Before anyone gets excited, I've eaten bok choy before, and even considered planting some toy choi because of the easy portion size. It's not that exotic of an ingredient, even here in Memphis. But while roaming through the produce section, I realized that I'd never cooked with it.
On the same grocery store trip, I came across a few pounds of beef spare ribs on sale. Perfect. That evening, I assembled a dinner that was part Chinese, part Italian, and all delicious.
A diced shallot and a few garlic cloves went into some melted butter in the venerable enameled cast iron Dutch oven. Then I separated the ribs using my beloved hand-crafted, carbon steel butcher knife. Ribs went in the pot, along with a can of whole tomatoes, a big can of beer, a few sprigs of thyme, and I let it all simmer for a couple of hours. I didn't incorporate the bok choy until the end. I chopped up the greens and set them aside, and then cut the white stalks into edible chunks. The white portion went into the pot for 20 minutes, followed by the greens for five. Threw together a little salad to go with it. (It's spring, I'm craving green things.)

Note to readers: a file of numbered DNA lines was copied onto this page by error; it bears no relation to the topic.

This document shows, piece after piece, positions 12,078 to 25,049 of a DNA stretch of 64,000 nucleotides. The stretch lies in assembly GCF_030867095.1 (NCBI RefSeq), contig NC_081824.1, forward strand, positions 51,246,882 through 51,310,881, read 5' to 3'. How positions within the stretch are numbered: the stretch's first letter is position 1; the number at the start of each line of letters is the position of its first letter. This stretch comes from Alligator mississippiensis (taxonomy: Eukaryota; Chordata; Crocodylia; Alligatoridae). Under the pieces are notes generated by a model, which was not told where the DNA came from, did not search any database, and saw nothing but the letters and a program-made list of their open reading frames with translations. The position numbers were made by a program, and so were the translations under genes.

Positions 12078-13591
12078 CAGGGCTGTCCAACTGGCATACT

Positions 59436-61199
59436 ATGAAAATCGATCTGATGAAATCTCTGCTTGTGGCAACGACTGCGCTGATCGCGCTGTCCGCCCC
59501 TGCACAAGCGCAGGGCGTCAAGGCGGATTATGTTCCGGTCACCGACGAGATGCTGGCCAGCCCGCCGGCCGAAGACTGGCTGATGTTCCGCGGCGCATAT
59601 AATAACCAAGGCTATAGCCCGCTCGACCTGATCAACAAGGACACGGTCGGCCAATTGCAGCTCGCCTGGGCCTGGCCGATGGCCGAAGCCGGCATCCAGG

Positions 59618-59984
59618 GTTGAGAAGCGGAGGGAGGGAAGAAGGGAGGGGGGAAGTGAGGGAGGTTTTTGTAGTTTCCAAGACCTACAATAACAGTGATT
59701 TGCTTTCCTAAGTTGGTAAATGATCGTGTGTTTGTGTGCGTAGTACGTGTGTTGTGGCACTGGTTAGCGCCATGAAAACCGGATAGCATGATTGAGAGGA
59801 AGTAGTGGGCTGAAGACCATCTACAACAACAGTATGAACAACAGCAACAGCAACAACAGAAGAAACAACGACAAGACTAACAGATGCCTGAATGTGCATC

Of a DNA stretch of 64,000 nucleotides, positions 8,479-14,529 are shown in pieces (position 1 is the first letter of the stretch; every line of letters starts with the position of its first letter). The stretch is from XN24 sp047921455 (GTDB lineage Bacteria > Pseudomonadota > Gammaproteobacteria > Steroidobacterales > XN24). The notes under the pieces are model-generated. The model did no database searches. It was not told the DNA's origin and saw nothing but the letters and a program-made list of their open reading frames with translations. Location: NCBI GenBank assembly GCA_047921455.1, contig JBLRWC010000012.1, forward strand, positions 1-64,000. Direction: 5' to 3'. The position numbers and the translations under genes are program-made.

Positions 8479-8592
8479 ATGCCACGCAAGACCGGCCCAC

For garnish on the ribs, I tried a little Thomas Keller trick and sliced a shallot into thin rings. These were dusted in flour and fried in canola oil until brown and crispy. It's sort of a cross between the fried onion topping famous on Thanksgiving casseroles and a batch of homemade onion rings. Great flavor, yet light and delicate. Damned easy to make, too, and it doesn't require a lot of oil. (You'll probably have to click on the photo in order to see them.)
In the grand frugal tradition of using every part of the buffalo, there was little waste from this meal. The leftovers were packaged up for lunch tomorrow; the scraps of the veggies went into the compost pile, and the succulent bones were given to the dogs.